When the going gets tough – hang on!

Hang on!

Most parents know what it is to worry about how well their children are doing. Most parents also know how good it is to enjoy and savour their children’s growing up experiences. In every child’s growing up, there are ups and downs. One day you think she’ll surely be President. The next day you think you’ll be lucky if she manages to stay out of jail! These swings between good and
bad feelings about your child are all part of the business of being a parent. Being a parent is a truly great experience, but at times, it can cause you exasperation!

Be assured that such wild swings in feelings are perfectly normal. Like most other parents, you probably also wonder sometimes if you’re doing the right thing. In fact, it may encourage you to know that:
1. Almost every parent has felt what you are feeling now;
2. There are so many good things about your child’s growth and development which can give you pleasure;
3. One or two problems now won’t affect your child forever.

You can get from this stage in your lives to the next stage by:

1. Living with your child’s developmental problems from day-to-day;
2. Enjoying her, laughing with her, holding her close when the dark moments close in upon both of you, and
3. Simply getting through the ordinary routines of each day.
If you ever feel being a parent is getting too difficult for you, talk to a close friend or relative or other parents who can share their experiences. Whatever you do, don’t mentally bite your fingernails or waste your emotional energy in wondering if you are a “perfect parent”, whatever that may mean.
Don’t hover over your child. Don’t constantly ask yourself, “Is she doing all right?”
Don’t pressure your child into performing at ever-higher levels.
Don’t make her feel that you love her only if she performs well. She should
know that you love her because she is your child. Above all, let your child know in a hundred different ways that you love her. The knowledge that she matters, that she is loved for herself
alone, is the greatest gift you can give your child.

GROWING CHILD Inc., and is distributed free, courtesy of:
2, Springrowth House, Balliniska Rd.,
Springtown Ind. Estate, L’Derry BT48 OGG
Tel: 028 71365363. Fax: 028 71365334.
E-mail: headoffice@lifestartfoundation.org
Web Site: www.lifestartfoundation.org

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Infant Mental Health Awareness Week runs from June 13th-19th.           

This week provides an opportunity to focus attention on the wellbeing, social and emotional development of our babies and young children. It highlights the importance of early relationships and a relationship based approach to interventions with infants and families. As our understanding of IMH and its evidence base develops, so also does our knowledge of how to apply this knowledge and an ‘IMH lens’ to interactions with infants, parents and caregivers in health and social services.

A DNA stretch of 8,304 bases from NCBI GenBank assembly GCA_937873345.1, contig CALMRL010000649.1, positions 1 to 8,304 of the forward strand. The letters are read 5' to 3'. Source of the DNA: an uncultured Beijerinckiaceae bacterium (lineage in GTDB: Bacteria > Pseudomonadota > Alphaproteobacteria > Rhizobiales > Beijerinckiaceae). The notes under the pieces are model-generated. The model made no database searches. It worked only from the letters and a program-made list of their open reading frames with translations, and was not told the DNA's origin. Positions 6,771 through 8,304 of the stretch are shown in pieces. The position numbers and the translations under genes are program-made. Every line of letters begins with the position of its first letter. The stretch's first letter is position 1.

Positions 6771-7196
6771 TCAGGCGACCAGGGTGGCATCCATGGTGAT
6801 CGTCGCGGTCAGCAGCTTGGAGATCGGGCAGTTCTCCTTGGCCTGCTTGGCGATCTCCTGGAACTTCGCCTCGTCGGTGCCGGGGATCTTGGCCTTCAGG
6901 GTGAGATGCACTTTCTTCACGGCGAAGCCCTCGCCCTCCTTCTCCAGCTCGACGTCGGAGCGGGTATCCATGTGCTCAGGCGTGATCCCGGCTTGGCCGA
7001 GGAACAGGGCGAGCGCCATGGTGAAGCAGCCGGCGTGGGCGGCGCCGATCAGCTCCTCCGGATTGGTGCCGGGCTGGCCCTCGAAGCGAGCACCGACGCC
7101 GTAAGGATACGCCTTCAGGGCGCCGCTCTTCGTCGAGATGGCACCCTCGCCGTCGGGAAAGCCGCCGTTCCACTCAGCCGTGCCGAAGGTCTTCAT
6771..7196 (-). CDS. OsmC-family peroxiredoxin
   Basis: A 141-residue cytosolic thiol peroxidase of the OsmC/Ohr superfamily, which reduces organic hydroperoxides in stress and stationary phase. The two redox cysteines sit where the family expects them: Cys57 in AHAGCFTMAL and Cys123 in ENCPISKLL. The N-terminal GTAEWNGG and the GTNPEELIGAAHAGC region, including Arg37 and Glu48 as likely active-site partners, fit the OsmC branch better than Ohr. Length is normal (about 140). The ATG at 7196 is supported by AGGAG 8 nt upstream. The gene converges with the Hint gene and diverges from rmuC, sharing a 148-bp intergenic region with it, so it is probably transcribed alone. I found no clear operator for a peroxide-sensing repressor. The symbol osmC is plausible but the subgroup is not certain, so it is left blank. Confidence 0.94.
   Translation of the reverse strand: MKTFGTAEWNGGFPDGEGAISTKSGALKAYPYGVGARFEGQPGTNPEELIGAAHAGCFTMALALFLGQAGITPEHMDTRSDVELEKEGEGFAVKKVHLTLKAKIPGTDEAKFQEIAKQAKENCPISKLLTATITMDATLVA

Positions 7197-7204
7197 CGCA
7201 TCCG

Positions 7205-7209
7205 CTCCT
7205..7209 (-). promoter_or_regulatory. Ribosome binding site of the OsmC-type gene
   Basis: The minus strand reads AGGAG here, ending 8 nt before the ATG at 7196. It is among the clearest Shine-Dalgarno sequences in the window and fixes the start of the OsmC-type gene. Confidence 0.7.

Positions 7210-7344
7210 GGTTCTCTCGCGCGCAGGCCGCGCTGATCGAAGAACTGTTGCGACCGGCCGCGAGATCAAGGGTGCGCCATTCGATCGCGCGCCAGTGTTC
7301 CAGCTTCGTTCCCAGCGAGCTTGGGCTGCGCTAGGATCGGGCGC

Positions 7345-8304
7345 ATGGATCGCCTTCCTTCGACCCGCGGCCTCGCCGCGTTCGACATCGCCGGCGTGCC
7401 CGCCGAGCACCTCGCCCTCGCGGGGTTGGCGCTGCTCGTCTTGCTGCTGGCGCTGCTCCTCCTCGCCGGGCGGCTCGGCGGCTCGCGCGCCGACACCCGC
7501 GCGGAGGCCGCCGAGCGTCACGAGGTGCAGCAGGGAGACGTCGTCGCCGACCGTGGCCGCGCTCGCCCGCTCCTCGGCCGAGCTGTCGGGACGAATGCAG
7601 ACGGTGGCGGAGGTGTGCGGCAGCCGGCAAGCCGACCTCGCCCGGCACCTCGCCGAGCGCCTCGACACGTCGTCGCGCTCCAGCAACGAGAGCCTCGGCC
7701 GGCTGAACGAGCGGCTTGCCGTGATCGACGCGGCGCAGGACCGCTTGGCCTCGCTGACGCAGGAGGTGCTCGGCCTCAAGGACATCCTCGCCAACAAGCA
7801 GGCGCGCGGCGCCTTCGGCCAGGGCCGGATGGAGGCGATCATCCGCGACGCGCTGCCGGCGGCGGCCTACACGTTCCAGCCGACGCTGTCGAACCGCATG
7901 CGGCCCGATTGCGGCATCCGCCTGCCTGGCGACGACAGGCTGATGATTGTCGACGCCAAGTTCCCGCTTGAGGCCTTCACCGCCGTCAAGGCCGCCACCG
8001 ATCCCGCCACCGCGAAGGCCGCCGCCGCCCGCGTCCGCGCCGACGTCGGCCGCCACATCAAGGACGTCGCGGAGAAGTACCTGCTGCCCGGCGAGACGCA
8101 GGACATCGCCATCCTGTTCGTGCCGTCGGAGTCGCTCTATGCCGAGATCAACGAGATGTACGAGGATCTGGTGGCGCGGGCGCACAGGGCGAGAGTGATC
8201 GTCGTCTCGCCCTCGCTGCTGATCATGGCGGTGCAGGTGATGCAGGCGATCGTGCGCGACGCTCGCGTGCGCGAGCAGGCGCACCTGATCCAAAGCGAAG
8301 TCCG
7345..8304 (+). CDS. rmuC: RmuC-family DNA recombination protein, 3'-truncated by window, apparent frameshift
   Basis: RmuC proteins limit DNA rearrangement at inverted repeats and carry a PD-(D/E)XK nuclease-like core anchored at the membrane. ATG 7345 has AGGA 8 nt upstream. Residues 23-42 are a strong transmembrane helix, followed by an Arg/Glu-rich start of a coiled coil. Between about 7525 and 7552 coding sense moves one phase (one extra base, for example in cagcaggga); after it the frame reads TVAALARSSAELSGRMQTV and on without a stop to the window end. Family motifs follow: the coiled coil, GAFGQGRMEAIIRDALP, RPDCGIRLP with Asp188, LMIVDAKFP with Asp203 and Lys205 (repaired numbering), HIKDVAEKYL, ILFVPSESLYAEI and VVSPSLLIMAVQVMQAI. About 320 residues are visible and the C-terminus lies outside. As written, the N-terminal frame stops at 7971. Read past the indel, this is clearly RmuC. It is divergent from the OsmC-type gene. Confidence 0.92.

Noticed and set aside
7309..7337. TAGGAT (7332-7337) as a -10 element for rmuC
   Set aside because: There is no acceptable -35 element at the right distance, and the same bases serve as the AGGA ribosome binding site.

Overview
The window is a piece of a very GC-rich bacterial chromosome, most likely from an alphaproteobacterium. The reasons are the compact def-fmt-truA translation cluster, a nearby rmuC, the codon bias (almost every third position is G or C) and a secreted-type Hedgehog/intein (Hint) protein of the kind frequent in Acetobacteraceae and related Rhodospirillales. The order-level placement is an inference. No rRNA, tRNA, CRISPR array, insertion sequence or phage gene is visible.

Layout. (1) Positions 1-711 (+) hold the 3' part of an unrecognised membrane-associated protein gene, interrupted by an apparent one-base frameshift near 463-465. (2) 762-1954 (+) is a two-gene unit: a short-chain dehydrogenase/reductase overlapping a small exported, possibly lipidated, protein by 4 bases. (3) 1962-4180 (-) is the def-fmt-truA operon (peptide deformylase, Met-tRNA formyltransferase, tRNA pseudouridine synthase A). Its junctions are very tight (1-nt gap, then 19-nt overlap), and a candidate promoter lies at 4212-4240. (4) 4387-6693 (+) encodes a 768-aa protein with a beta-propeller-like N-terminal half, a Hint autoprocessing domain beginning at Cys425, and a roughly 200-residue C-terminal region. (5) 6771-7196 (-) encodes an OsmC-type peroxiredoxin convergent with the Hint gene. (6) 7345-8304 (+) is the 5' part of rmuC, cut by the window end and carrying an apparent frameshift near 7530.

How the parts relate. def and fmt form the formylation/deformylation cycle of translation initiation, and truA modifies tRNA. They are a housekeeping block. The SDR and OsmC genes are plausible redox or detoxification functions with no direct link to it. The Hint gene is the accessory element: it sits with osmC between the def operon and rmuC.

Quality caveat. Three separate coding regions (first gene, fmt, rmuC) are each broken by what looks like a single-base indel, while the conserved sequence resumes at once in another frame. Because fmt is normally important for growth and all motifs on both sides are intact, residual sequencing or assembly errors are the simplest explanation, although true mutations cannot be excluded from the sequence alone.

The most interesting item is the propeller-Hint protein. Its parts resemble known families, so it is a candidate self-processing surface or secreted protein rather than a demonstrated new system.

What is infant mental health?

Infant Mental health (IMH) refers to the healthy social and emotional development of Infants starting at conception up to three years of age.

The first 1000 days of life are recognised as a critical period of opportunity to support infant mental health. Decades of research have shown that it is the quality of the early caregiver relationship that is a significant determinant of the infant’s healthy social and emotional development and in turn physical health, right up to adulthood.


The National Healthy Childhood Programme has embedded IMH as the foundation of the development of its resources and in the approach of the delivery of the universal child health service. This embedding of key messages can be seen in the My Child suite of books (www.mychild.ie/books) and also on www.MyChild.ie  where key messages around bonding and relationship building have been embedded for the parent/caregiver.


In clinical practice the topic of IMH has been included for the first time in the National Standardised Child Health Record. To build on this, the National Healthy Childhood Programme have just completed a suite of three eLearning units which are now available on HSEland for healthcare practitioners / caregivers who are working with children and families.  


Throughout the week you will see videos and key IMH messaging being promoted on the HSE MyChild social media pages ( Facebook / Instagram ). Keep an eye out in the National Newspapers for articles from our experts also. (IrishTimes article)  


In addition The National Healthy Childhood Programme have developed a series of ten practical videos with HSE expert advice which are now available on YouTube and on the relevant pages on the www.mychild.ie website.

These videos (2-3 minutes each) are aimed at parents/guardians of children (0 – 3 years).

These new video resources are available here while lots more expert advice for every step of pregnancy, baby and toddler health can also be found at www.mychild.ie

There are a suite of posters available focusing on the promotion of IMH messaging to order from healthy.childhood@hse.ie

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